This page contains information about the MFT Sickle Cell and Thalassaemia Services Partnership Board
People with Sickle Cell and Thalassaemia have typically faced avoidable challenges in accessing the care and support which they need as a result of a range of factors including limited understanding of the conditions they live with.
They can face very debilitating symptoms of their conditions, which can cause a great deal of pain and distress, stopping them from living their lives to the full.
While the NHS and the partners we work with have been working hard to try to improve this, we believe that more needs to be done to improve care for people and tackle this health inequality.
Following listening events led by our community partners highlighting the challenges faced by those living with these diseases and to help ensure a strategic approach to service developments and improve care for people with Sickle Cell and Thalassaemia, MFT created the Partnership Board in October 2022 to bring together key hospital and community services with third-sector and community representatives.
Introducing the Partnership Board
The members of the Partnership Board are clinicians and professionals, managers and members of our local communities and they represent:
Manchester University NHS Foundation Trust, including representatives from:
- Manchester Sickle Cell & Thalassaemia Service
- MFT Research and Innovation
- The Local Care Organisations
- Manchester Royal Infirmary
- Royal Manchester Children’s Hospital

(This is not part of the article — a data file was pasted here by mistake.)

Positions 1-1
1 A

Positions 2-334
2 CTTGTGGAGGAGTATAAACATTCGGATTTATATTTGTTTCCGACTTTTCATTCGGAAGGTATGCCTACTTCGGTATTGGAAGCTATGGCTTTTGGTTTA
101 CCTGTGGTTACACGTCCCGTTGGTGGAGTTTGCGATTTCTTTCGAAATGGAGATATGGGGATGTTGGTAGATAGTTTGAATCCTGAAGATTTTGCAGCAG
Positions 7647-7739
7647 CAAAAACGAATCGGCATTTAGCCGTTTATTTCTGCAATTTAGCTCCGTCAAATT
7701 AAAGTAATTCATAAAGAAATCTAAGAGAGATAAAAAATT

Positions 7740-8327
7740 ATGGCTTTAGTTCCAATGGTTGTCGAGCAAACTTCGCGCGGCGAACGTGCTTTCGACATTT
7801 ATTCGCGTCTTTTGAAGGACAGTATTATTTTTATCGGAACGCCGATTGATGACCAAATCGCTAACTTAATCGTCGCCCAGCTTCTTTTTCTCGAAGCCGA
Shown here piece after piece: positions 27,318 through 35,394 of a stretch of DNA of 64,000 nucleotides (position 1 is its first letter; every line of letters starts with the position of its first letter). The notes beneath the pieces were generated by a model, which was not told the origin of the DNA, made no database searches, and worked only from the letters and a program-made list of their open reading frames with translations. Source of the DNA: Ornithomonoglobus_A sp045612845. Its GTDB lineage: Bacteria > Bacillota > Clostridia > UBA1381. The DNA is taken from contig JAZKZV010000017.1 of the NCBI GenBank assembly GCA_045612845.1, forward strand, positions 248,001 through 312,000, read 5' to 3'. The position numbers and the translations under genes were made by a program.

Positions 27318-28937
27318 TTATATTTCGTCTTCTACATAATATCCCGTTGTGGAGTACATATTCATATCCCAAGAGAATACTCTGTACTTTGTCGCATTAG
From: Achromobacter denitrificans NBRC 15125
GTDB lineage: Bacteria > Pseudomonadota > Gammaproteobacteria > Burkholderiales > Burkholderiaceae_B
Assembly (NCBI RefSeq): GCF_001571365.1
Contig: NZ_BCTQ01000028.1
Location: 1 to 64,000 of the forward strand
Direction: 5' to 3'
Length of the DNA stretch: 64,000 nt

- Saint Mary’s
- Haemoglobinopathy Coordinating Centre (HCC)
- Sickle Cell Care Manchester
- The Caribbean & African Health Network
- NHS England North West
We may add more members as the work of the Partnership Board progresses.
What the Partnership Board does
The aim of the Partnership Board is to ensure that we co-ordinate clinical, research and educational activity to build joined up service and care pathways and ensure that patients get the greatest benefits. We also want to ensure that we learn from the experiences of patients and their families, so that we get this right.
We recognise that improvements in clinical care, engagement and information must be owned by the services responsible for them and be responsive to the needs of those accessing our services, and role of the Partnership Board is to support them.
We also want to tell the stories of people with Sickle Cell and Thalassaemia, and of the developments to support them, to ensure a wider focus on this topic.
By taking this strategic approach, and having the voice of communities at the heart of this, we believe that we will have the best chance to get it right for people with these conditions.
What is the Partnership Board currently focusing on?
Among the topics which we are currently focusing on are:
- Mobilisation of the Hyper Acute Unit and the development of pathways to support those in crisis
- Design and development of an MFT Sickle Cell, Thalassemia and rare anaemia service strategy that is informed by community engagement undertaken by key partners that work with communities, patients
- Ensuring we develop one approach to sharing of communications, advice and guidance and wider support with patients, families and the wider community including how we support the education of our medical and clinical workforce across MFT about how to support those with Sickle Cell and Thalassemia
Taking part in research
At MFT we have a number of research projects taking place to better understand and improve treatments for sickle cell and thalassaemia. We want to give people in Greater Manchester and beyond the opportunity to be part of our research. Find out more about sickle cell disease and thalassaemia clinical research trials on the MFT Haemoglobinopathy Coordinating Centre website.
Our stories and news
A range of stories about people with Sickle Cell and Thalassaemia can be read below, along with selected news items:
A Manchester women whose Sickle Cell condition was so painful she once thought it might end her life – has told of a new revolutionary NHS treatment which has left her ‘feeling as if she has wings’. Read Sanah’s story here.